We live in a capitalistic, competitive society - so the answer to this question is unmistakable: Yes, absolutely. Not only do employers put a higher value on candidates with college degrees, but many job descriptions require at least a Bachelor's degree. Such jobs would represent the majority of high-paying, in-demand positions available today. The U.S. Department of Labor released a study that showed among the 20 fastest growing occupations, a bachelor's or associate degree is the most significant source of postsecondary education for 12 of them. On the average, college graduates have far more successful careers, a higher standard of living and earn more money over the course of their lifetime than non-college graduates. Even though the data proves this positive reality for Americans with college degrees, it's hard to believe that only 28% of us (over the age of 25) have earned a Bachelor's degree of higher in this country. The Dept. of Labor Statistics says that 19 million jobs will be created between 2004 and 2014 due to the shifts in populations and changes in the demand for goods & services. There will be even more opportunity for college graduates in the future. The U.S. Census Bureau has illustrated that people with Bachelors degrees earn an average of 80% more income than non-college graduates. People with Masters degrees earn 170%+ more.
Distance education (also commonly referred to as distance learning, online education, or e-learning) is any educational program that allows students to earn a degree outside of a conventional, campus-based environment. Courses can be delivered in either a real-time format or a self-paced format, or in a combination of both. While real-time courses feature student-teacher interaction at prearranged times, self-paced courses allow students to determine their own schedules by accessing posted materials and completing assignments in a sequential format. Think about which course format best suits your needs and circumstances, as each instructional method has its own unique advantages. Make sure to ask the enrollment counselors about their school's particular virtual environment.
Earning a degree online can expand your opportunities for career advancement, allow you to earn higher salaries, and/or enable you to enter a new career field altogether. Adults who demand flexible study schedules since they are full-time employed or stay-at-home parents is one of the most attractive aspects of online/distance learning. Many busy adults are discovering that working toward a degree is not as difficult as it once seemed. Online degree programs make it possible for you to study at an accredited educational institution that may not otherwise be accessible to you due to regional, physical, or time constraints. These programs offer the convenience and flexibility of taking classes remotely, without visiting a campus. Distance programs most often use the Internet, email, and online discussion technologies to deliver course content and promote student-teacher interaction. For more detailed information, be sure to ask for a demonstration of the virtual environment at any of the schools for which you solicit more information.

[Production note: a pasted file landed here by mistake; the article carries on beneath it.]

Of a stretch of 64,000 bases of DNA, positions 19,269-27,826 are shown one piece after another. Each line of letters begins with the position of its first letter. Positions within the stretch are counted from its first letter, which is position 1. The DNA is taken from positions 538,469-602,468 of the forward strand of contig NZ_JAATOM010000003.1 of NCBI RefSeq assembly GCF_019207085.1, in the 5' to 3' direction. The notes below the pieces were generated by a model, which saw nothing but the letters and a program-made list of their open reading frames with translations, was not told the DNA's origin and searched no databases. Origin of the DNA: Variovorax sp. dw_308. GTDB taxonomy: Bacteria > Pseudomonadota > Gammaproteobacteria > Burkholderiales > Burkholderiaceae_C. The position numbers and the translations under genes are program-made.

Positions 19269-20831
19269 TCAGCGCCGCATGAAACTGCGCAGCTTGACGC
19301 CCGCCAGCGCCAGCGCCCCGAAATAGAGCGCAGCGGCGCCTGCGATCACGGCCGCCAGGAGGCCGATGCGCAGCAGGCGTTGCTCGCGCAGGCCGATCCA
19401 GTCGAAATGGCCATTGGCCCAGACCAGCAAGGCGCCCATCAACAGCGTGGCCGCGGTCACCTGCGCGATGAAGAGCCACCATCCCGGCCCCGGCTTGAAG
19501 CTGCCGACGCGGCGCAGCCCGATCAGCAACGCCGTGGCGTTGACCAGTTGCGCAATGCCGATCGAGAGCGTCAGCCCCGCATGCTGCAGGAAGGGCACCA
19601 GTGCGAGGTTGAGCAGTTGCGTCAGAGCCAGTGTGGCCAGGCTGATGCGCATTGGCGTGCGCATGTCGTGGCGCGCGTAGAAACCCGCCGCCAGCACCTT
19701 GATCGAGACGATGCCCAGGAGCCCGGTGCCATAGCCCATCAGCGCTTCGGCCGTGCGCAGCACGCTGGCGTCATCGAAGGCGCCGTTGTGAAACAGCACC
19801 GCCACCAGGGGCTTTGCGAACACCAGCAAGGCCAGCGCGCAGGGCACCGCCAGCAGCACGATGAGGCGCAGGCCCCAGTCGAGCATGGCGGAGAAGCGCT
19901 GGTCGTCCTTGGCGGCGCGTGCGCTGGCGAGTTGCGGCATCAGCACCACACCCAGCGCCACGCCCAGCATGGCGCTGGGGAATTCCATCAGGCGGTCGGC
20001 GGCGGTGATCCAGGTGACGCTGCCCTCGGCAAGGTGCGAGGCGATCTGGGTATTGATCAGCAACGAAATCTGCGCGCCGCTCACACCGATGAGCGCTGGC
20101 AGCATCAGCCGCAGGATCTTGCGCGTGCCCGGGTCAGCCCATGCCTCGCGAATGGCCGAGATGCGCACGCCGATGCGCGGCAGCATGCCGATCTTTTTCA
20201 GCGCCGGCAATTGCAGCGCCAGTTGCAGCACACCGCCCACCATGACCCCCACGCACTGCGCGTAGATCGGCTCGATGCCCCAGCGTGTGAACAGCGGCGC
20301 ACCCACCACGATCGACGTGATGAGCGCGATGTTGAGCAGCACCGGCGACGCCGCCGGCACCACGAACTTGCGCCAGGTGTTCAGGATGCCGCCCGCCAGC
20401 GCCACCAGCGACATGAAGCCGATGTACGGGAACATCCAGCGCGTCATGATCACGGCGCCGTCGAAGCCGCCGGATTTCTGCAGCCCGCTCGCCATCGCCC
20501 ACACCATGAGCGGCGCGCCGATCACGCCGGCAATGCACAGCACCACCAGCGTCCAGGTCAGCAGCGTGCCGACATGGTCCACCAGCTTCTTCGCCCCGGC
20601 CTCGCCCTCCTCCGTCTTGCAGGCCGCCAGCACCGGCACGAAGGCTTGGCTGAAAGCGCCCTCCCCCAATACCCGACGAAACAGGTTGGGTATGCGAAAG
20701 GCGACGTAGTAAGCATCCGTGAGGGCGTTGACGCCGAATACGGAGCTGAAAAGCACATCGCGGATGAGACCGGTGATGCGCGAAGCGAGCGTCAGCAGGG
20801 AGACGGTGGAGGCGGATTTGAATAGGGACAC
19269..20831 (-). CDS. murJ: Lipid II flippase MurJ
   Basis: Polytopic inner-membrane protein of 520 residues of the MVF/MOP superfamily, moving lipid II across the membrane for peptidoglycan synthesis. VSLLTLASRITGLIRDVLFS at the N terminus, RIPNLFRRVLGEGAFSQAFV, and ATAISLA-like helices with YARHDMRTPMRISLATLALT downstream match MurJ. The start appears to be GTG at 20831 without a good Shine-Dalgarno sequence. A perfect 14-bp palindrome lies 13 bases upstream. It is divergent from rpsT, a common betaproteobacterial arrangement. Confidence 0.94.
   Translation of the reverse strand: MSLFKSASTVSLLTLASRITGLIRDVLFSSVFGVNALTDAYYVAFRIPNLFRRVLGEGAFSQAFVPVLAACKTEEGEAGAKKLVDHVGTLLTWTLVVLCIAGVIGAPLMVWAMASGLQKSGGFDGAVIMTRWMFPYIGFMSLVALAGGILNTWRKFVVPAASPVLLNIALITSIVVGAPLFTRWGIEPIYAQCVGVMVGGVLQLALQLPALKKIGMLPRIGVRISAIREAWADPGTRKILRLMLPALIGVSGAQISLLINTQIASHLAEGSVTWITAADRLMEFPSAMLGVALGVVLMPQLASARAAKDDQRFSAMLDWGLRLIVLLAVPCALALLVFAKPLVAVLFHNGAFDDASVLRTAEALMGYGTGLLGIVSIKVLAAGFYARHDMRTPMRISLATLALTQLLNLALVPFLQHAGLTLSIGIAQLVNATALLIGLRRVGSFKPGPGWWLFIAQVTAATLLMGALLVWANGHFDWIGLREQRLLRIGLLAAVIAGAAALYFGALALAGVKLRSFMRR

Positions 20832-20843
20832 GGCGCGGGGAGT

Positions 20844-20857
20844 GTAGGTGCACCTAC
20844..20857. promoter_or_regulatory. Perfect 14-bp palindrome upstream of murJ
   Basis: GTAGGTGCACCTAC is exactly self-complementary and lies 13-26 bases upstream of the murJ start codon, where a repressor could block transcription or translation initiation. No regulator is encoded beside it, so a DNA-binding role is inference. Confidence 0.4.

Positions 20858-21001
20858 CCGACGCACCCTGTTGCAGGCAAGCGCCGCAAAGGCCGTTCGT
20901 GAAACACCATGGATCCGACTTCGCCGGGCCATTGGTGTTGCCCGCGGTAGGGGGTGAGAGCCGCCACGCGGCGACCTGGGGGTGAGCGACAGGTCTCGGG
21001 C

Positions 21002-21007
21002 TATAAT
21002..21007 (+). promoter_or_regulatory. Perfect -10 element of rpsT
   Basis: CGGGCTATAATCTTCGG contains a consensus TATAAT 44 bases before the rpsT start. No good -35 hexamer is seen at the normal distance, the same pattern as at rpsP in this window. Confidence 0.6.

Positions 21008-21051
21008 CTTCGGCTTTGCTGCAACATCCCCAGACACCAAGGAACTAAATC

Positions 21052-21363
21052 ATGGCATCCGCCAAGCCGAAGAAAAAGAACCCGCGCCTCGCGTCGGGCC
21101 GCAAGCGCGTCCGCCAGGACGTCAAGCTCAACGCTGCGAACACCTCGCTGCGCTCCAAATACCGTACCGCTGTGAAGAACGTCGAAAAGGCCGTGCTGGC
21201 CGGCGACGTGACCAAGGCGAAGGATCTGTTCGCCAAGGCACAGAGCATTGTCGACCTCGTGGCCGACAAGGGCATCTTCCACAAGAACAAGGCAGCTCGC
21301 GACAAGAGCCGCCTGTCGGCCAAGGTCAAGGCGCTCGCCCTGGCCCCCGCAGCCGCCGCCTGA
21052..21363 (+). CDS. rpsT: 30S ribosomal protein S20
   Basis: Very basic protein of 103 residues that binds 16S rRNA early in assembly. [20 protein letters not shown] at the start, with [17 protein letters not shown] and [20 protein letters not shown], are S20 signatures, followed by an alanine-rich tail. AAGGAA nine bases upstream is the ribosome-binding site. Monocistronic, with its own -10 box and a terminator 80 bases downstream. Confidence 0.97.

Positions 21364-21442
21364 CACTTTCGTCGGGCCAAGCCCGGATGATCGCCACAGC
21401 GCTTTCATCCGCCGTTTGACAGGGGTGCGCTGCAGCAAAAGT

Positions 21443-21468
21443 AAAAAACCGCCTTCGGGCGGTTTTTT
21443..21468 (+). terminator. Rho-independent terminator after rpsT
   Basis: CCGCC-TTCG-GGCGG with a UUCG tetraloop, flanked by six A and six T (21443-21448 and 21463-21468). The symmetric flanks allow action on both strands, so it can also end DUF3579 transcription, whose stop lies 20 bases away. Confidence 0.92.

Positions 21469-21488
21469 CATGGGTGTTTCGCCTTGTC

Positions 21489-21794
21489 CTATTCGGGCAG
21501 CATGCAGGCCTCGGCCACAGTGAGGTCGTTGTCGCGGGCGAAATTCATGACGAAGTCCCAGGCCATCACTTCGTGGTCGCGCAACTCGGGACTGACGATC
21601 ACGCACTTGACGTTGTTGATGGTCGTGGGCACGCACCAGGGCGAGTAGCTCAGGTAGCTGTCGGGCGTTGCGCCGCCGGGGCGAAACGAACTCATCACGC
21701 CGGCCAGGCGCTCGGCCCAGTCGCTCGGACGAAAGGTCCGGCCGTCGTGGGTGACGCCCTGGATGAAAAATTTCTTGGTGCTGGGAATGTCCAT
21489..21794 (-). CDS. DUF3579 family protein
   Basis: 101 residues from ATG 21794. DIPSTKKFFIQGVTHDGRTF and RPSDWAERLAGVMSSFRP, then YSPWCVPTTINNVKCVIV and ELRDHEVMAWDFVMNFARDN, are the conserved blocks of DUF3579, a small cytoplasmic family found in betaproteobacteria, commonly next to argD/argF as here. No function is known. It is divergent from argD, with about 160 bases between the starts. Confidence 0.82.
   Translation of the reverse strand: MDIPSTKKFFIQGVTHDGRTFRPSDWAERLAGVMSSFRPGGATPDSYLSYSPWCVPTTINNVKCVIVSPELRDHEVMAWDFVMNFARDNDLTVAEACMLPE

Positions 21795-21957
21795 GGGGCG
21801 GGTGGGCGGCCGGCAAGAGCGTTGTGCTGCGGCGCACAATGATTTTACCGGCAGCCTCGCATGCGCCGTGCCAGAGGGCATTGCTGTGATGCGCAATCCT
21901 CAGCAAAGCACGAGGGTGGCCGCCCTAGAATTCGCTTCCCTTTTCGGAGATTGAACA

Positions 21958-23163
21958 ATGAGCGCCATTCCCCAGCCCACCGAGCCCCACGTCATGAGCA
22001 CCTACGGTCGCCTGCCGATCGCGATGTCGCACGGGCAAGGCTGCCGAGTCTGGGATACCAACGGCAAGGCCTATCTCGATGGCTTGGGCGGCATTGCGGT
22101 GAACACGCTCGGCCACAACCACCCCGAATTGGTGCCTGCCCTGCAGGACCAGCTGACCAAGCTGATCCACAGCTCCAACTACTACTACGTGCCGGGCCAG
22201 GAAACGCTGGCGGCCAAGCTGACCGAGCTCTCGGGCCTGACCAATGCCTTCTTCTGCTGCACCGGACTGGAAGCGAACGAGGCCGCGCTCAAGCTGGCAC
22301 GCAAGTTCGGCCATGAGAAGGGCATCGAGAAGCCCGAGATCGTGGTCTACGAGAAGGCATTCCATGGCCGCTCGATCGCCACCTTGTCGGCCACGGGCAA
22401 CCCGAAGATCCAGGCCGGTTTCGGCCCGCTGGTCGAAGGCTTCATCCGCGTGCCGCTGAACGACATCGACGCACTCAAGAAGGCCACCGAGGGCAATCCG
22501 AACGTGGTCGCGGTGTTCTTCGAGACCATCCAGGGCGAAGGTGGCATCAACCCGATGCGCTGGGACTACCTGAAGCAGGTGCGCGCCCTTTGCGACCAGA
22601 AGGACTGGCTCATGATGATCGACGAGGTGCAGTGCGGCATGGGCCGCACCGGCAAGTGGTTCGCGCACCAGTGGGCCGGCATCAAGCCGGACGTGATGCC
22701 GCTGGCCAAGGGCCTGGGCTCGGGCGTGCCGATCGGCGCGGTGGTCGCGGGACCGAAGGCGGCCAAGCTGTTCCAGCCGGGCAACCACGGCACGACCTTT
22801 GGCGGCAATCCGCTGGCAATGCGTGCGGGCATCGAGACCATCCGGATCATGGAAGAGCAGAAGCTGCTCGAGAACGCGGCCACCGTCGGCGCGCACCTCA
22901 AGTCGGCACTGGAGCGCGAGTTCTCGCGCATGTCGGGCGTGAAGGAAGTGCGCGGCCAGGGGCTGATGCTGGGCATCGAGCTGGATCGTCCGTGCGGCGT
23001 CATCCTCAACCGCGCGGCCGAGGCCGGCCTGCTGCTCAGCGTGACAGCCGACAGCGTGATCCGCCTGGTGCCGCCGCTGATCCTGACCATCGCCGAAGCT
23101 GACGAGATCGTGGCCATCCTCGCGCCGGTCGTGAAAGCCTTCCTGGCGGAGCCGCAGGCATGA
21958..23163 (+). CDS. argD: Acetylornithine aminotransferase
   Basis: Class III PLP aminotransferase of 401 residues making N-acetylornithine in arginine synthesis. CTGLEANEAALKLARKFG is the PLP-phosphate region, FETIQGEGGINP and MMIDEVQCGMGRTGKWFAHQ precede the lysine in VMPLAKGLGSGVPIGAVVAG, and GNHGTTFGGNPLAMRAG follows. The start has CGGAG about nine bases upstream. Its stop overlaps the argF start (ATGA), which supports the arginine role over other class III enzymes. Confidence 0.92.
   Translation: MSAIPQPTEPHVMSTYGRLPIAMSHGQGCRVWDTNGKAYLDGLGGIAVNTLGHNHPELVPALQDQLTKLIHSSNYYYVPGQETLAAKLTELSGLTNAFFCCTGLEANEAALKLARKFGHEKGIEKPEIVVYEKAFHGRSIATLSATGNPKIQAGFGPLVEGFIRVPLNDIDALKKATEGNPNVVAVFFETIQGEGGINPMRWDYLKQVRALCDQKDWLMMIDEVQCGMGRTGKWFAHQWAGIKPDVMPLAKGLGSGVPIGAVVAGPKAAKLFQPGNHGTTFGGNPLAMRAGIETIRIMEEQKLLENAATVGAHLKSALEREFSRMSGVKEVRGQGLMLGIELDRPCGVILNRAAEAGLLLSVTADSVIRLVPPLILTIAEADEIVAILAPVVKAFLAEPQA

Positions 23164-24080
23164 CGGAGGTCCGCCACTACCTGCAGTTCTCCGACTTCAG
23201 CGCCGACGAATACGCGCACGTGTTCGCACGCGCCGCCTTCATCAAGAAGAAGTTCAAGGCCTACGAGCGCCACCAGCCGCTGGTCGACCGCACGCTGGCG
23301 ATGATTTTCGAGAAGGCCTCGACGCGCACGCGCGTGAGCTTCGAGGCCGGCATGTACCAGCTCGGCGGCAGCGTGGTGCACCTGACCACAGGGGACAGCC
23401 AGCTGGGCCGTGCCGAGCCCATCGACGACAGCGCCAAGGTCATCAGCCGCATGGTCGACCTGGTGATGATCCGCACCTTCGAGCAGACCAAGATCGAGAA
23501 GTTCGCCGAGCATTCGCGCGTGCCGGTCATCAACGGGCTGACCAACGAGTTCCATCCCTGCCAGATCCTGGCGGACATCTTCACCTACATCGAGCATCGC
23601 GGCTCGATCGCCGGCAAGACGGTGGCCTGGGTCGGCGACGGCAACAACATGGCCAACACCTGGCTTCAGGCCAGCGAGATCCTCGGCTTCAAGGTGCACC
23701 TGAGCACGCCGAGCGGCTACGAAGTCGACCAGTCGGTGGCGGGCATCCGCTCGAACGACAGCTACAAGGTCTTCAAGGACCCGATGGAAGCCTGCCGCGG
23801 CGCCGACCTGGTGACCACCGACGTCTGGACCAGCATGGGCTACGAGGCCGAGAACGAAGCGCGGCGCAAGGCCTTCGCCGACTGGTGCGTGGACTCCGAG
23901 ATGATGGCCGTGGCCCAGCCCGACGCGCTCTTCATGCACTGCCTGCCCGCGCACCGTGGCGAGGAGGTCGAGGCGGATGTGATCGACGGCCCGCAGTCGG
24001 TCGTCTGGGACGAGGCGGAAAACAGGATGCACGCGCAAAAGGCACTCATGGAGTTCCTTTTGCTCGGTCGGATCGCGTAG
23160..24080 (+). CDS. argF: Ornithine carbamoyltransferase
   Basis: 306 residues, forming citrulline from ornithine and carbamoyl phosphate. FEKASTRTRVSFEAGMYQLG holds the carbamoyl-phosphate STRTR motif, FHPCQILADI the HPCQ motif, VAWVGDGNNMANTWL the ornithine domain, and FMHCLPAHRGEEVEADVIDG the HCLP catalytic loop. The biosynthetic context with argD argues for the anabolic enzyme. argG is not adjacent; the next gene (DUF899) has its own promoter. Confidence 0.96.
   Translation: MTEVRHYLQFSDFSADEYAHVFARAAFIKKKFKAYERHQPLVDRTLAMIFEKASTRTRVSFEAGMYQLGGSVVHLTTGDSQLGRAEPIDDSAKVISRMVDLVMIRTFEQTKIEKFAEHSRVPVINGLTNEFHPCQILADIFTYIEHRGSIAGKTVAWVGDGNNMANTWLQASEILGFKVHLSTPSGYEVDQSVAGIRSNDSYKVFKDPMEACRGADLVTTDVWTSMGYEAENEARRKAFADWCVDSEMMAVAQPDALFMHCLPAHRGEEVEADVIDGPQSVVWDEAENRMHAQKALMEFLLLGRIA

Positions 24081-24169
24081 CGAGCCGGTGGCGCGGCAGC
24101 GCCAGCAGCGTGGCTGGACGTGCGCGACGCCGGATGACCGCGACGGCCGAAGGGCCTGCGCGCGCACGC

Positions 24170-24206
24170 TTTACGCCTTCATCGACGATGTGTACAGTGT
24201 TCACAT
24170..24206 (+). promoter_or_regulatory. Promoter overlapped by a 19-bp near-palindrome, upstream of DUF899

This is really for you to decide. While we have discussed the benefits of an online degree program, particularly for working or time-constrained adults demanding flexibility, campus-based programs are also an option. Campuses for the colleges, universities and vocational programs we list on our site all cater to working professionals, as well. These schools have locations across the U.S. and are designed to provide the student with a real classroom learning experience, student-teacher interaction, peer-to-peer interaction and a staff of professionals there to service you, the student. Although you will experience a real campus feel, these campuses also offer non-traditional schedules, enabling their students to complete a degree in a more reasonable timeframe. Some people lack the self-discipline to really benefit from a self-paced online learning environment and might prefer the controlled order of a classroom environment. Either way, it's up to the student to do the work. These schools, online & campus-based, are designed with the working adult in mind. They create the opportunity, but it's up to you to earn the Degree. Some important questions to ask yourself: Do you learn better independently or interactively? How do you feel about learning through different media, such as the Internet? What level of student-teacher interaction do you prefer? What about peer-to-peer interaction? Would you rather study/learn at home or in a classroom? How much flexibility do you need in your schedule? Remember, many campus-based degree programs also offer a combination of at-school and online study.
There are over 1,000 online and campus-based degree programs in the US, which can
make it a seemingly daunting task to find the college and degree program that is
right for you. Our goal is to help make the selection process easier for you by
listing the best options on our site, and allow you to easily navigate to the schools
that have curriculum and degree programs that fit your interest and career goals.
We also only list accredited degree programs on our site, so you can seek more information
with confidence. When choosing an education program, you should consider the following:
course content, delivery media (virtual classroom or campus-based), cost, accreditation,
and student-teacher interaction. When you enter your information on our site for
any particular school, you will be contacted by one of their representatives or
enrollment counselors. Their goal is to answer any questions you have and provide
you with the information you need. Their time and the information they provide is
free, and you are under no obligation to go further. Should you decide that you